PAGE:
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A class as weird as its setting?

inoshiro

Registered User
Validated User
Maybe the cyphers had psychotherapists and dreams had conductors. It's hard to say, but fun to imagine, if the 8th world really is supposed to be beyond understanding. I got the feeling that the "8th world" was stranger than, say, the Enterprise.
Huh, I'm at page 350 of the core rulebook and haven't seen anything that is that specific about the previous worlds... or if I did, I guess it slipped away under the onslaught of so much setting detail. Reading Numenera was enough to remind me that I don't want someone else's loving-detailed setting, I want a toolkit to develop my own wildly-improvised (and occasionally strategically-detailed) one.

A 100-120-page Numenera "World Toolkit" hardback (full of tables and seeds and advice on building your own Ninth World setting, and play mode widgets for different tones of game or session), plus a stripped-down, slimmer version of the core ruleset with a toolboxy approach covering new cyphers, how to create new/alternate classes and character species, and a bestiary with tips for creating new monsters? I'd be all over that.

(Which I guess amounts to me saying, I wish there was a version of Numenera available with a more DIY-ish OSR sensibility.)

In any case, yeah, the previous worlds seem to have been supposed bafflingly advanced, which. Which actually makes it hard to worldbuild around: Vernor Vinge (the SF author) has been talking about the difficulty of imagining and depicting authentically Singularitarian consciousness (and the worlds they would inhabit) since the 70s (and there's a thread there that goes back at least to H.G. Wells), and I think it's not coincidence that Numenera is set after the collapse of a series of incomprehensibly-advanced civilizations, and yet features recognizably human characters as the primary player character race. (Because smashing humans up against weird-as-hell postsingulatarian stuff is the most relatable method: the characters end up basically just as baffled as the players are.)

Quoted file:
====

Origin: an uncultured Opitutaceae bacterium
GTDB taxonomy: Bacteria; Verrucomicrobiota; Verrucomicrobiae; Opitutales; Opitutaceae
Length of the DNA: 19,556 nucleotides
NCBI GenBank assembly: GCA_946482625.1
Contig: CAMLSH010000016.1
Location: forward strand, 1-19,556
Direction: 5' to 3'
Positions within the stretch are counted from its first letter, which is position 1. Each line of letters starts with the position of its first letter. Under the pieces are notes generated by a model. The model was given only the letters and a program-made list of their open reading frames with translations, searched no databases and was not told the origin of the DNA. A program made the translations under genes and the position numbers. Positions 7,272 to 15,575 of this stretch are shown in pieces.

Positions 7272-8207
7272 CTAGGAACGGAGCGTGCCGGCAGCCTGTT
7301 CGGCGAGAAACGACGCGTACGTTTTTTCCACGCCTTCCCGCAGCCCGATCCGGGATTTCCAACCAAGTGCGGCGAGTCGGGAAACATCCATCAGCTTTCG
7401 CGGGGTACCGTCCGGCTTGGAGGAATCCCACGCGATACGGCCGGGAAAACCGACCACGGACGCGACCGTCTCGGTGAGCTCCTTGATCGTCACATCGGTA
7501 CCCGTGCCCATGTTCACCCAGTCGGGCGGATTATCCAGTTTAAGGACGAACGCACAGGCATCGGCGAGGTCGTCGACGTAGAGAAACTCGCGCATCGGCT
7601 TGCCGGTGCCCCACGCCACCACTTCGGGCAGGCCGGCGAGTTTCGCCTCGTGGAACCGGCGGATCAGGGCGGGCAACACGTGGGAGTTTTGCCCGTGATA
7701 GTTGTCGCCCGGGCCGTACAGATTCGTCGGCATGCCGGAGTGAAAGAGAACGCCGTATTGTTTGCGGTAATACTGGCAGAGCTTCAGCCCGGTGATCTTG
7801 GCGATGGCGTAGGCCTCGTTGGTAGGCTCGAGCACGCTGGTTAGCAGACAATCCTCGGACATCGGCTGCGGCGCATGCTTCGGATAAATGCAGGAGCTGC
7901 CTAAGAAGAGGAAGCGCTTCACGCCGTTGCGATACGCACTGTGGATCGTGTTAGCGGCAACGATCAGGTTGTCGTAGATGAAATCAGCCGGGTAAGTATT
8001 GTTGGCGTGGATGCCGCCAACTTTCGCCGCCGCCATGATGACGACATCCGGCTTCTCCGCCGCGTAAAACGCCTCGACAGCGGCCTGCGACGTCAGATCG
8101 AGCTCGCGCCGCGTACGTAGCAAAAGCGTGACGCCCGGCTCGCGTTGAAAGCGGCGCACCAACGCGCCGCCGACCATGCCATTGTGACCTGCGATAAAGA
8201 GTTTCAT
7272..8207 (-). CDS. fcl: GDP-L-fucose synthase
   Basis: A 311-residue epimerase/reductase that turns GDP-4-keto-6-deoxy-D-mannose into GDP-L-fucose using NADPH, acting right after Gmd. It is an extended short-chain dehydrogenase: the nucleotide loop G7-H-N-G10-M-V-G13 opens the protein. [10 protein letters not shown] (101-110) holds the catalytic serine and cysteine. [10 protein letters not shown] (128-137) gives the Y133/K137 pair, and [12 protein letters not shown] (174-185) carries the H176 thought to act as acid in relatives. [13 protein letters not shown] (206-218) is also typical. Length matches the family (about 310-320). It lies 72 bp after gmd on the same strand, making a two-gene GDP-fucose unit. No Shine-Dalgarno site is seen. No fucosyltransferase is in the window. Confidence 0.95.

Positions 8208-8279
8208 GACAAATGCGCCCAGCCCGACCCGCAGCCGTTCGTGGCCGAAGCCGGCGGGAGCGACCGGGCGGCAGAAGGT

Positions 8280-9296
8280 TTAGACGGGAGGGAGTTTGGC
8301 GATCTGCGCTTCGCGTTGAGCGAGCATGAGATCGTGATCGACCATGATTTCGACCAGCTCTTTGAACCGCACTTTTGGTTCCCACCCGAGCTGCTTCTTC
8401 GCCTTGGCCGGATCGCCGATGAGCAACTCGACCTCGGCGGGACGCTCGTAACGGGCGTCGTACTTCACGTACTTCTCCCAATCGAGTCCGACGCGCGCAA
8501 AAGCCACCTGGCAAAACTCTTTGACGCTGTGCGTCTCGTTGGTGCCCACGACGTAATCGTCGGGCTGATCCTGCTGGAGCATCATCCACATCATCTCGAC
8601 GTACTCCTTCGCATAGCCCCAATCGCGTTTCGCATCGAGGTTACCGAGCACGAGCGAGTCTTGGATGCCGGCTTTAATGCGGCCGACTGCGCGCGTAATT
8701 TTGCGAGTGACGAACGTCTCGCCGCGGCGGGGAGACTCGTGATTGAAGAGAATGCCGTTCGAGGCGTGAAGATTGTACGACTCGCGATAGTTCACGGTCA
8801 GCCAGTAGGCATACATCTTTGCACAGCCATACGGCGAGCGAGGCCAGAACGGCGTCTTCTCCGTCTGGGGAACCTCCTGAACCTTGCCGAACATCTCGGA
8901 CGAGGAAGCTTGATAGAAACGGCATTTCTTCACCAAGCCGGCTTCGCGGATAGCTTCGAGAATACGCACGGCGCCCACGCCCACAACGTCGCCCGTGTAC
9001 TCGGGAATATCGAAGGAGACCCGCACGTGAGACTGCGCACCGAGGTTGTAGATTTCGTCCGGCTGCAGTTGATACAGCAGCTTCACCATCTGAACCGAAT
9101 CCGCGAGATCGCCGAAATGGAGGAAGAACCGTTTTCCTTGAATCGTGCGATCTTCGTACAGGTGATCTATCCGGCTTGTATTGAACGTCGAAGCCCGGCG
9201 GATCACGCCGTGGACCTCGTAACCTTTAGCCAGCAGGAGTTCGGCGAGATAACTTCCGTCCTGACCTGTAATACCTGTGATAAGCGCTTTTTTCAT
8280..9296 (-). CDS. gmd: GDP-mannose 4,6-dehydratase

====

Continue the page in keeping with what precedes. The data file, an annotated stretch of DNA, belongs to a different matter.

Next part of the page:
I spent a few minutes this morning thinking about how one might build a set of playbooks for some kind of PbtA game designed to allow play in a Ninth World type setting—again, Legacy: Life Among the Ruins comes to mind, though it's more modest about how advanced the world got before collapse, and how many times it's happened—and I'm curious what playbooks people imagine.

I can totally see Glaive, Jack, and Nano being playbooks, by the way, but I wonder what other roles people would imagine for the setting (as presented in the core rulebook). I can imagine:
  • Glaive (fighting, commanding battles, treating wounds, repairing weapons)
  • Jack (a little of everything; rogue skills)
  • Nano (interfacing with the nano; hacking cyphers; manipulating energies)
  • Trash Miner (wilderness survival & guiding, barter, salvage, cypher affinity, a little archeology & cryptic history)
  • Sleeper/Outsider ("secret" setting knowledge of past Worlds, "other" tech & maybe bio-augmentation)
  • Merchant (transport, languages, negotiation, intercultural communication, resource management)
  • Believer (theology; propaganda/preaching; spy abilities; recruitment; social organization)
  • Relic (long lived survivor of a single past age: arcane lore, weird abilities, story-advancing flashbacks)
I imagine many more would be possible, depending on the flavor of Ninth World one wants.
 

Felix

Member
RPGnet Member
Validated User
Unknown Armies is a game without classes per se, but a lot of the magic schools are pretty damn weird because of behavioral restrictions. Gun festishists who never fire a weapon; historians who camp out by the Liberty Bell every morning so they can be the first to see it and get its mystic historic power; people who have forgotten the name of their best friend so they can build an automaton to guard their property and more.
 

Mr. Meister

Grade 3 de Bifrons
Banned
The Metal Mage in Deadlands : a scientist that has come to terms with the idea that his genius insights actually come from evil spirits, and decides that a) he doesn't care and b) if he jumps directly to the magic part, he can do Science better and faster.

In game, it's the PC that materialize guns, goggles or power armor out of thin air.
 
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